Lobeline has been sold, in tablet form, for use as a smoking cessation aid, and may have application in the treatment of other drug addictions such as addiction to amphetamines, cocaine, or alcohol. However, there is limited clinical evidence of any efficacy.
Ingestion of lobeline may cause nausea, vomiting, diarrhea, coughing, dizziness, visual disturbances, hearing disturbances, mental confusion, weakness, slowed heart rate, increased blood pressure, increased breathing rate, tremors, and seizures. Lobeline has a narrow therapeutic index; the potentially beneficial dose of lobeline is very close to the toxic dose.
Analogous compounds, such as lobelane (a minor alkaloid found in the same plants) and its synthetic derivatives have similar biological effects with somewhat different relative affinities to VMAT and other proteins. A related alkaloid sedamine, with only one 2-phenylethyl group on the piperidine ring and found in plants of genus sedum, is known to be an inhibitor of pea seedlings amine oxidase, but its affinity to proteins such as the dopamine transporter has apparently not been tested.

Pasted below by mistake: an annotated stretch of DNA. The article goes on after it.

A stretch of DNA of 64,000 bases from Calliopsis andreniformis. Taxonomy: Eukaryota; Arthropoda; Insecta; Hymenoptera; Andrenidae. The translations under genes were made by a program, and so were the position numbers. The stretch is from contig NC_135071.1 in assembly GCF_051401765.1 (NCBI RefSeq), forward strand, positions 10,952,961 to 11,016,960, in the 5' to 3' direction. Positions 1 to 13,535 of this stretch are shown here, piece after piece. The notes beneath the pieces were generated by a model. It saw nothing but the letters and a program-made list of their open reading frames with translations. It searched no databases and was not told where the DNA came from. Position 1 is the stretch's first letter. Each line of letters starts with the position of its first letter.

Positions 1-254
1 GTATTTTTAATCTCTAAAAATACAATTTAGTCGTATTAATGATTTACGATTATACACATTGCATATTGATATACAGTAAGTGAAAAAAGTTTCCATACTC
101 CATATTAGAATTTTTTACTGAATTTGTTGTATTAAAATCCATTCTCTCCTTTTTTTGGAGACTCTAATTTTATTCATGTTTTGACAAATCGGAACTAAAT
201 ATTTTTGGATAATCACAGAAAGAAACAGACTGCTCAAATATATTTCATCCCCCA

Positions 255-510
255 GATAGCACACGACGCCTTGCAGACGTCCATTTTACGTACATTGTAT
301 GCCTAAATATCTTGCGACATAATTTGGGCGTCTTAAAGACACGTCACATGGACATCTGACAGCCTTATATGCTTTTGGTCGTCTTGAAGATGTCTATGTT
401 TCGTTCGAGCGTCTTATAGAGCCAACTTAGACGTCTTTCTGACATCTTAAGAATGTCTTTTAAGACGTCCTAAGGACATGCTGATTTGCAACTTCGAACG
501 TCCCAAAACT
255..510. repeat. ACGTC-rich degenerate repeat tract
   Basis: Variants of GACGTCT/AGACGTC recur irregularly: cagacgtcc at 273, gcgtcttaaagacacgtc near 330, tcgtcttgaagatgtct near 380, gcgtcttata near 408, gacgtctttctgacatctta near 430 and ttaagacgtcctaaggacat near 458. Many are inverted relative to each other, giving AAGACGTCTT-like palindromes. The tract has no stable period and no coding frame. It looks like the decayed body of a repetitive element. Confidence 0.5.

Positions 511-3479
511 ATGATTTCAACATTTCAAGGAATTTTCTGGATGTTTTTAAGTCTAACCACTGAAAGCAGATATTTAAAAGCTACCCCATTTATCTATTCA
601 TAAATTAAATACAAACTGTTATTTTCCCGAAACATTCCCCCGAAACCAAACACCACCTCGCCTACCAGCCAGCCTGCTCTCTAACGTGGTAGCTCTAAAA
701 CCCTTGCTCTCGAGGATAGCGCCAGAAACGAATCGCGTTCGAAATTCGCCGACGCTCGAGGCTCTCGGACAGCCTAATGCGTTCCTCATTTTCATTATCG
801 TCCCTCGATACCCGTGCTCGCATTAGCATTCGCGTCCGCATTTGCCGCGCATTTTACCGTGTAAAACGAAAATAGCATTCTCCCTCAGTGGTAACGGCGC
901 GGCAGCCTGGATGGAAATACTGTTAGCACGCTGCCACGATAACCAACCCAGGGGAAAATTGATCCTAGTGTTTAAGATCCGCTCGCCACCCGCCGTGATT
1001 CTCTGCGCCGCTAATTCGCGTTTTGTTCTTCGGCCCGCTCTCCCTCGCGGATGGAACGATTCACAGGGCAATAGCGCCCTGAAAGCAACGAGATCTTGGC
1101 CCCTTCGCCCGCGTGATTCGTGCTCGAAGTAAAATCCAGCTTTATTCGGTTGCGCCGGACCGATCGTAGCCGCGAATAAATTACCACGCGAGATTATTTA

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^Miller, D. K.; Harrod, S. B.; Green, T. A.; Wong, M. Y.; Bardo, M. T.; Dwoskin, L. P. (2003). "Lobeline attenuates locomotor stimulation induced by repeated nicotine administration in rats". Pharmacology Biochemistry and Behavior. 74 (2): 279–86. doi:10.1016/s0091-3057(02)00996-6. PMID12479946.
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^National Center for Biotechnology Information. PubChem Database. (-)-Sedamine, CID=442657, [pubchem.ncbi.nlm.nih.gov] (accessed on July 7, 2019)
^Ŝárka Adámková, Ivo Frébort, Marek Ŝebela & Pavel Peĉ, "Probing the Active Site of Pea Seedlings Amine Oxidase with Optical Antipodes of Sedamine Alkaloids", Journal of Enzyme Inhibition Volume 16, 2001 - Issue 4